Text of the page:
The Government have now confirmed that £115 million will be made available to schools and colleges to disburse through discretionary learner support awards and bursaries rather than the £180 million that was originally promised. Will the Leader of the House arrange for the Secretary of State to make a statement on why those amounts have changed?
My right hon. Friend the Secretary of State for Education did indeed make a statement when he announced the transfer from education maintenance allowance to the discretionary learner fund, so we have already had that exchange. There might be an opportunity at questions on
Will the Leader of the House make a statement about the training of hon. Members in matters of procedure, which can be confusing and difficult not just for new Members like me? I noticed on Report of the Finance Bill that there were starred amendments and new clauses from more senior Members of the House, so a general refresher might be worth while.
We are debating the Finance Bill again next week and I hope that there will be no repetition of this week’s inexplicable incident. The official Opposition failed to table an amendment in time on their flagship policy; they then refused to vote on an identical amendment tabled by another party, only to vote for some anodyne alternative. I hope that there will be no repetition of that embarrassment from the Opposition Front-Bench team.
May we please have a debate on the funding of political parties? At a time of industrial action, it would be useful to tease out the influence that trade unions can have on some parties’ policies.
As my hon. Friend knows, Sir Christopher Kelly and the Committee on Standards in Public Life are looking at the important issue of party funding. My own view is that it is unhealthy that one political party is dependent for about 87% of its funding on the trade unions.
My hon. Friend reminds us that less than 20% of the overall PCS membership voted for strikes, which is less than 10% of the civil service. Only two teaching unions have a mandate for strike action and the turnout in both ballots was low. As I said in response to an earlier question, we have no current plans to legislate, but we are keeping the matter under review.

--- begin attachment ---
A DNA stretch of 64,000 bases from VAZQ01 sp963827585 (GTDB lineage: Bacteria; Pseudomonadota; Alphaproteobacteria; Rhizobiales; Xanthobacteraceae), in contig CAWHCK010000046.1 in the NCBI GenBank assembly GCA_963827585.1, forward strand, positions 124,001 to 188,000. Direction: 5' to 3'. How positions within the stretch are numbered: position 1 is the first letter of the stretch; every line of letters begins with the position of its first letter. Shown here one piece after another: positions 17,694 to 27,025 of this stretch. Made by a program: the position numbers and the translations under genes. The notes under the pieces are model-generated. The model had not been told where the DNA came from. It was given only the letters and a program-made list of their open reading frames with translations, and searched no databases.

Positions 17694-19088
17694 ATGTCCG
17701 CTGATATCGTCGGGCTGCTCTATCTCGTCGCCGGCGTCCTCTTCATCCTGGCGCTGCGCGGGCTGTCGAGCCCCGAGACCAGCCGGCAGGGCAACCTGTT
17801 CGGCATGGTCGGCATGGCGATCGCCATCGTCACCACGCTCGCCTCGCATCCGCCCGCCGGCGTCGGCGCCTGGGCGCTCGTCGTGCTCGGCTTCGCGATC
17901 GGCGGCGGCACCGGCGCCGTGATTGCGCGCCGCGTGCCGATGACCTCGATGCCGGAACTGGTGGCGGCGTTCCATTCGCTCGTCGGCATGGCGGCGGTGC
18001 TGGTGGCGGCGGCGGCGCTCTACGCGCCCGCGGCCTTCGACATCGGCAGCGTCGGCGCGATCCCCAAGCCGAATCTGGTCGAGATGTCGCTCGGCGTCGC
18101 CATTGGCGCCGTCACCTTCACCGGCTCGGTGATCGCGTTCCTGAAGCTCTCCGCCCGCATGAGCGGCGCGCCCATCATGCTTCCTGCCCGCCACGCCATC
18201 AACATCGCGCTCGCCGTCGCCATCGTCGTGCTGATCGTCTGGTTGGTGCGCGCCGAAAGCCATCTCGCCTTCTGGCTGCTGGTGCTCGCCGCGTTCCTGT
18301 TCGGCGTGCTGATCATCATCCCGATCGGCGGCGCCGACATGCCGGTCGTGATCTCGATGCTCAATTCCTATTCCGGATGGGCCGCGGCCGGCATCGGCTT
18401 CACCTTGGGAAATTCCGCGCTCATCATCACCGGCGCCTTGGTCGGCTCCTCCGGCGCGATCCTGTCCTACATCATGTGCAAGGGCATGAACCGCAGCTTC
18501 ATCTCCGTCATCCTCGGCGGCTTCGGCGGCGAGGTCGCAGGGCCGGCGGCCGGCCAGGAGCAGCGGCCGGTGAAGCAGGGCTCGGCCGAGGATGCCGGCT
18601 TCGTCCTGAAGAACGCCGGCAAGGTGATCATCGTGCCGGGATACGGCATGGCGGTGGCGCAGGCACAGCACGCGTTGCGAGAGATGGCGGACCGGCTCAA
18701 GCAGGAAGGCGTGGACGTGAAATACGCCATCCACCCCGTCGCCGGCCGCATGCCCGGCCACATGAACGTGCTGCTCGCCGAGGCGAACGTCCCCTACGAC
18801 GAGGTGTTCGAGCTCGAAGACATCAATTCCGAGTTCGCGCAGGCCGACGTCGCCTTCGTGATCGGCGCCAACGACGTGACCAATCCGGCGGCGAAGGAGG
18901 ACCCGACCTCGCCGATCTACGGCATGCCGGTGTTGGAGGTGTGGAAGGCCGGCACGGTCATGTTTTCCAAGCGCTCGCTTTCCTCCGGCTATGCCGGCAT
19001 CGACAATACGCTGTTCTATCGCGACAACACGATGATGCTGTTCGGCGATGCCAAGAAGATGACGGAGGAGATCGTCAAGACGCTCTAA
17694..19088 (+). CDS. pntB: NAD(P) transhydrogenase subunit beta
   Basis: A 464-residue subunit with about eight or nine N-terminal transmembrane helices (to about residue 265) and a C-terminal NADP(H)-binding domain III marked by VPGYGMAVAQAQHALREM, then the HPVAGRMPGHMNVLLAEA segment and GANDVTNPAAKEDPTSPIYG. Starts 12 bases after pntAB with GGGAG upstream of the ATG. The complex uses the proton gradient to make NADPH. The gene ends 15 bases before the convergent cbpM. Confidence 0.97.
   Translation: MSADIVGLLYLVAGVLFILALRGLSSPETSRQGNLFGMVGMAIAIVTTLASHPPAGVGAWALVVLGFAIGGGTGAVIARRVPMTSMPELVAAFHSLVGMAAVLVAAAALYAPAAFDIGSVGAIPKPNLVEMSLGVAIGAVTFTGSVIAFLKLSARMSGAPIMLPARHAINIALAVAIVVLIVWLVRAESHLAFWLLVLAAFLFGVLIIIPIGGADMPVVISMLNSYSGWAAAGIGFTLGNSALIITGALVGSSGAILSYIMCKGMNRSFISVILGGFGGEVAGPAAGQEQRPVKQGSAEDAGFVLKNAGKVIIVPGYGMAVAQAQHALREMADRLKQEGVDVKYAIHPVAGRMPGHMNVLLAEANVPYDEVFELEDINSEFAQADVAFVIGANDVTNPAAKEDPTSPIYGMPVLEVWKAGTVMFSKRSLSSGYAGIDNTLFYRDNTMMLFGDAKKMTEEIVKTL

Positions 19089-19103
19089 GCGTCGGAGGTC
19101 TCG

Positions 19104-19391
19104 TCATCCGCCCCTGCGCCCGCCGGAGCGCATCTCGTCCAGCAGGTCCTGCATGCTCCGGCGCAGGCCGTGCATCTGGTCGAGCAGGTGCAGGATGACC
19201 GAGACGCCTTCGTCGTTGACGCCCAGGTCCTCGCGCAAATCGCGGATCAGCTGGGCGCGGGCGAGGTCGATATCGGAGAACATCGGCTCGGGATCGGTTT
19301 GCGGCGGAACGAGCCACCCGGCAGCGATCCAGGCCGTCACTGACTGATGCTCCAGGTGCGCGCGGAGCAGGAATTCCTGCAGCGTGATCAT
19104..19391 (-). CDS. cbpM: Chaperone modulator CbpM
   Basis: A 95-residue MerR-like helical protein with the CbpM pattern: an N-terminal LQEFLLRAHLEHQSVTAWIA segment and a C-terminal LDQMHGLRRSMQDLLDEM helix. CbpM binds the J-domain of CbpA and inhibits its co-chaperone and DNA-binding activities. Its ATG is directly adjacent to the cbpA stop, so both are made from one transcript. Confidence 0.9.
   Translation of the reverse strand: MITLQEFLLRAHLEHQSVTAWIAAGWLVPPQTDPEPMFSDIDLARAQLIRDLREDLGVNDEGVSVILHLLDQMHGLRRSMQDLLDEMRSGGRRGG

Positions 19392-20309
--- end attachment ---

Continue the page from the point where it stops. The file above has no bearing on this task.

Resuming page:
My constituency carries the unenviable burden of having one of the highest rates of empty shops. Will the Leader of the House facilitate a debate on what measures could be introduced to encourage local authorities to provide free car parking, which would be a fillip not just to city centres, but to high streets and small independent retailers?
I understand my hon. Friend’s concern. The coalition Government are very committed to localism and devolving decisions such as whether to extend free local car parking to local councils and local authorities, which are best placed to take such initiatives forward. If he has not already done so, my hon. Friend should get in touch with his local authority to see whether it will take the action that he advocates.
Following my question to the Prime Minister yesterday, may we have an urgent debate on petrol prices and how they are hitting public services? Last year, the police spent £78 million on motoring fuel and it could hit £90 million this year—money that could have been spent on policing. The Royal College of Nursing says that 60,000 nurses now subsidise NHS petrol bills out of their own pockets. Does my right hon. Friend agree that high petrol prices are becoming a real threat to front-line services?
My hon. Friend is right. Our petrol prices have begun to come down over recent weeks, and we all hope that that initiative can be sustained.
The coalition Government have taken action to help. As he knows, average pump prices are approximately 6p a litre lower than they would have been if we had continued with the previous Government’s escalator.
If my hon. Friend is ingenious, he might be able to get into the debate on the Finance Bill next Monday or Tuesday to draw attention to the importance of the food and drink sector to the national economy. Alternatively, he could put in for an Adjournment debate on our last day, which, if the Backbench Business Committee so decides, would give him more time to amplify his point.
Order. Points of order come after statements.
I really must encourage better timekeeping by those on the Treasury Bench. Ministers should be here in time to make their statements; this is a serious matter, not a laughing matter.